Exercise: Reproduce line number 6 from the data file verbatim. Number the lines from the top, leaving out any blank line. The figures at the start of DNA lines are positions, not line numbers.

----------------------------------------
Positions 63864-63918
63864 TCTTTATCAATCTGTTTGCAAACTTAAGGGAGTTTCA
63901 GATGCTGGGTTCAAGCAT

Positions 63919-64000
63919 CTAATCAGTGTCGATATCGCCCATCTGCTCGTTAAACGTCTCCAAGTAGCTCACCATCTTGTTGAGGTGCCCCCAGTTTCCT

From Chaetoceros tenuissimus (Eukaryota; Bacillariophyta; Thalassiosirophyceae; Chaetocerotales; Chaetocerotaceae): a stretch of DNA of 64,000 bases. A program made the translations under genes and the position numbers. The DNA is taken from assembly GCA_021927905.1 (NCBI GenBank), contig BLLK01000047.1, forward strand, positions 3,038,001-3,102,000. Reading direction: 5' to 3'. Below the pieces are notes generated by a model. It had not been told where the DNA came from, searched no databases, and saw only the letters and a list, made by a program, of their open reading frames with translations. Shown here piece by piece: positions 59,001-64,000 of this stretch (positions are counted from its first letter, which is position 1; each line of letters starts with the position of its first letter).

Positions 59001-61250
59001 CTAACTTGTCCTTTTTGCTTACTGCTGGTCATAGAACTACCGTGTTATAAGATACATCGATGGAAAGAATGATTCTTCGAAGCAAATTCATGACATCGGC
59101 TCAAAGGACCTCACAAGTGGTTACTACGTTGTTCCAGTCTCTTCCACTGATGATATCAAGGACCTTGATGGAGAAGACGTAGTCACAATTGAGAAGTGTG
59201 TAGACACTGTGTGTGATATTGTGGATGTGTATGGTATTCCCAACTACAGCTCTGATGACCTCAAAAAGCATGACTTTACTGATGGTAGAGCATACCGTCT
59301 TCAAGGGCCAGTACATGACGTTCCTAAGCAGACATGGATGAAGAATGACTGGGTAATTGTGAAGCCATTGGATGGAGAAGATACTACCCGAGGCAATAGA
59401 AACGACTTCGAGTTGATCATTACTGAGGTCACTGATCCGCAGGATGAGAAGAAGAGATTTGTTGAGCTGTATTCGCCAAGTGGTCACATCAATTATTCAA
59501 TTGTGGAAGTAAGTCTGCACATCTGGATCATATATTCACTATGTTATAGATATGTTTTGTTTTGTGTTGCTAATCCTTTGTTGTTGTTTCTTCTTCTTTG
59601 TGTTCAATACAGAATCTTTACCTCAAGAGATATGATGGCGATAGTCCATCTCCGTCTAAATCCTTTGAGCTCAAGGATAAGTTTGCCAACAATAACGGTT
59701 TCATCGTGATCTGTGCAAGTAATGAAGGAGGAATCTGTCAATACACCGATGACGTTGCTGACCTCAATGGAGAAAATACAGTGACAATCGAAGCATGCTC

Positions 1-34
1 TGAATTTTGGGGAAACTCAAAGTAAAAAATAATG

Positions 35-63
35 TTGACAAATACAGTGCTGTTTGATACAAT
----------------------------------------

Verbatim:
From Chaetoceros tenuissimus (Eukaryota; Bacillariophyta; Thalassiosirophyceae; Chaetocerotales; Chaetocerotaceae): a stretch of DNA of 64,000 bases. A program made the translations under genes and the position numbers. The DNA is taken from assembly GCA_021927905.1 (NCBI GenBank), contig BLLK01000047.1, forward strand, positions 3,038,001-3,102,000. Reading direction: 5' to 3'. Below the pieces are notes generated by a model. It had not been told where the DNA came from, searched no databases, and saw only the letters and a list, made by a program, of their open reading frames with translations. Shown here piece by piece: positions 59,001-64,000 of this stretch (positions are counted from its first letter, which is position 1; each line of letters starts with the position of its first letter).